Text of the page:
Support

We have included a wide variety of topics under our support page here that we hope you find helpful. Starting at the top of this page, we have "Immediate Support and Help" which is listed first so that you may encounter it immediately. There are many decisions that have to be made promptly, and we wanted to ease that difficult time by providing resources that we know first-hand helped with our decision-making. Also included is information on: funeral and ceremony planning, counseling, and grieving for couples, living siblings, and family and friends.   

Immediate Support and Help

As mentioned on our home page, there are many decisions that have to be made rather quickly. Things you may have never thought about or considered ever before. It can be quite overwhelming, on top of still processing the news that your baby has died. Try and have someone with you whom you trust to help sort out and make sense of all that has to be decided on in the coming days. And try not to assume what doctors and medical staff are saying. Ask for them to be clear about all of your options, and what those decisions entail, thoroughly. Even have them put it on paper if needed. It has been said that you retain very little of what is being said to you at such a devastating time.

A wonderful book called, "Empty Arms: Coping with Miscarriage, Stillbirth, and Infant Death, Surviving the First Hours and Beyond," can be very helpful in the moments of finding out about your loved baby dying. Sherokee Ilse is the author and a bereaved parent herself, and has made it her mission in life to help others experiencing the loss of a baby. The first chapter (pages 7-29) of this book, Decisions You Might Face Right Away, is highly recommended that you read, immediately, or have someone read it to you, for you. Some of the sections included in this chapter are: How can I possibly make all of these decisions?, We were told that our baby has died or will die. What do we do?, Gathering mementos and special memories, Funeral or memorial services, and Leaving the hospital, to just name some. The Empty Arms book can be ordered at: www.babiesremembered.org, and is even immediately downloadable for a very low price that you can read from the privacy of your own home. Once you get onto the site, click on "eShop", and type in "Empty Arms" in the search bank so that you are given the option of ordering the book, or downloading it immediately. Personally, we wish that we had been given this book in the ultrasound office that day when we found out that our baby had died. We did not come across this book until a month later after we had laid our baby to rest. Reviews of this book can also be found at www.amazon.com.

Sherokee also started a very helpful service, Loss Doulas International, to help mothers and fathers in the immediate hours knowing or following the news that their baby will die or has died. If you would like to talk with someone about your loss, immediately, there are Baby Loss Doulas nationwide who can help you. Baby Loss Doulas are trained to help create a respectful and thoughtful birth plan and to be companions to the mother and family experiencing the death of a baby during pregnancy. They can offer guidance, help with informed decision-making, memory creation, and will share appropriate resources. Please visit their site, to locate someone who can help. They can work with you via email or phone if one is not within your location.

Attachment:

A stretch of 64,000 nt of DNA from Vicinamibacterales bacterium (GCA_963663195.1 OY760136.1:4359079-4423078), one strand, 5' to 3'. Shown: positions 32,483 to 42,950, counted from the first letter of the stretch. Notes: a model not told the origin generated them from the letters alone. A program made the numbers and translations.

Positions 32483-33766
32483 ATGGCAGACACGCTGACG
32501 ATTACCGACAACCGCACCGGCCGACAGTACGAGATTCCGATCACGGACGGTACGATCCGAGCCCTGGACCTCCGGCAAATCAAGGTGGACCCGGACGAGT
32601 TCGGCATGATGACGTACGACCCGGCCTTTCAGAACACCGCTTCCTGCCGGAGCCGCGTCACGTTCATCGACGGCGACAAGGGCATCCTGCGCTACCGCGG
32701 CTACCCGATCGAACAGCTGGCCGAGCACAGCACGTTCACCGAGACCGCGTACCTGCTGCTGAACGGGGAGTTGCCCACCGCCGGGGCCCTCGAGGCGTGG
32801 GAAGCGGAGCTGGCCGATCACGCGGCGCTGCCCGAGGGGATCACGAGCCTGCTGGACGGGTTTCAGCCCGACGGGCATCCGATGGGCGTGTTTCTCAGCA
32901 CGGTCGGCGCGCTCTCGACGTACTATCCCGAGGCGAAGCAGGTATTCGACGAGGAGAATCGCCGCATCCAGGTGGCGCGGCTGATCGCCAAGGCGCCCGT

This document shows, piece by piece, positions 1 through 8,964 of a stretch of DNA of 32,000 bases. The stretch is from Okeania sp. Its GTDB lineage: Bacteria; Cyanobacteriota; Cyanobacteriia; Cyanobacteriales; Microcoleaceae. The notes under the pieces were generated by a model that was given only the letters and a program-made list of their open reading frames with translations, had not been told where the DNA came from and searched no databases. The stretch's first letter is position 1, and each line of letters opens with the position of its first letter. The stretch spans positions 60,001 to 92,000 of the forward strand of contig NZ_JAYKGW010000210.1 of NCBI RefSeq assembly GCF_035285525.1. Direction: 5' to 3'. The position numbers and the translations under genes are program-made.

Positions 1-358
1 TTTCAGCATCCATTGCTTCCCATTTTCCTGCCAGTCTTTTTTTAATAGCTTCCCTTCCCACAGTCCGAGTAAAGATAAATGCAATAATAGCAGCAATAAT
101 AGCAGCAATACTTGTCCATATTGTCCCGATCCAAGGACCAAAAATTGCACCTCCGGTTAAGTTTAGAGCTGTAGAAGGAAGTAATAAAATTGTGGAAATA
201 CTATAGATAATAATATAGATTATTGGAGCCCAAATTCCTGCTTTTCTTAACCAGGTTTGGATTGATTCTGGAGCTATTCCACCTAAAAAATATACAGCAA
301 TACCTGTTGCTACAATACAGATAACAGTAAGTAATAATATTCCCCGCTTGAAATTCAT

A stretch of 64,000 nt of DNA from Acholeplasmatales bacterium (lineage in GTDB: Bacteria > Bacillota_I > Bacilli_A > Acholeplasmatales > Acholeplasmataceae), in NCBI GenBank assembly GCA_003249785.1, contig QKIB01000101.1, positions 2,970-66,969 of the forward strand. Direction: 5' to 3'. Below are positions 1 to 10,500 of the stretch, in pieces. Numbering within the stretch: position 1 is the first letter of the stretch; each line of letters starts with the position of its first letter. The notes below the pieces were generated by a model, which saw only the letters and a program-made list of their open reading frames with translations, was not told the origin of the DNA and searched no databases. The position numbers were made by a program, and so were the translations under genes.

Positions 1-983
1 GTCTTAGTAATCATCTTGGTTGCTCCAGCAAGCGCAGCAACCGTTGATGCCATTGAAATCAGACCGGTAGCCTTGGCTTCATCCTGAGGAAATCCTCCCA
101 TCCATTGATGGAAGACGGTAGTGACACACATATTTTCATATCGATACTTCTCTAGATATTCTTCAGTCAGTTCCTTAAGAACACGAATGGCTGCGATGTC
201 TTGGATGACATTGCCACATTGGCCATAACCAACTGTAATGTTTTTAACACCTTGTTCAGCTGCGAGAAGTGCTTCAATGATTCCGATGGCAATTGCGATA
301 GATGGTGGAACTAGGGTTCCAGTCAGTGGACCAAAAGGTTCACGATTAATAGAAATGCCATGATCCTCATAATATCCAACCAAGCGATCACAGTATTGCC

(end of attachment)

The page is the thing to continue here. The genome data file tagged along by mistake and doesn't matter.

Taking photographs of your loved baby may want to be considered if not talked about by medical staff. Even if you are not sure if you would like pictures, take them, and let time decide if you would like to look at them. This is not the way you envisioned taking pictures of your baby. But, you only get one chance to take them, and you may be grateful that you did someday. There is a wonderful service, Now I Lay Me Down to Sleep, that has professional photographers for almost all areas worldwide. Upon entering the site, go to the heading, "Families" and then "Find a Photographer". Directions are there are to the next step(s). They are trained individuals that value life, and should be respectful and sensitive to your wishes. You could also have a trusted friend of family member come to the hospital or home to take pictures of your loved baby. Or you could always bring your own camera to the hospital as well. Most hospitals, on the labor and delivery floors, have a camera too, and would be more than happy to take pictures. One of our favorite pictures is of our baby's hands that one of the nurses took with the hospital camera. We treasure the pictures that we do have, as we have very little memories of our baby. Also, you may want to take pictures of your belly, if you still can, with baby inside. As hard as it is, you may want a picture of your baby in your tummy for keepsakes. The picture shown above is of our oldest, Matthew, kissing his baby sister, Emily, in my tummy.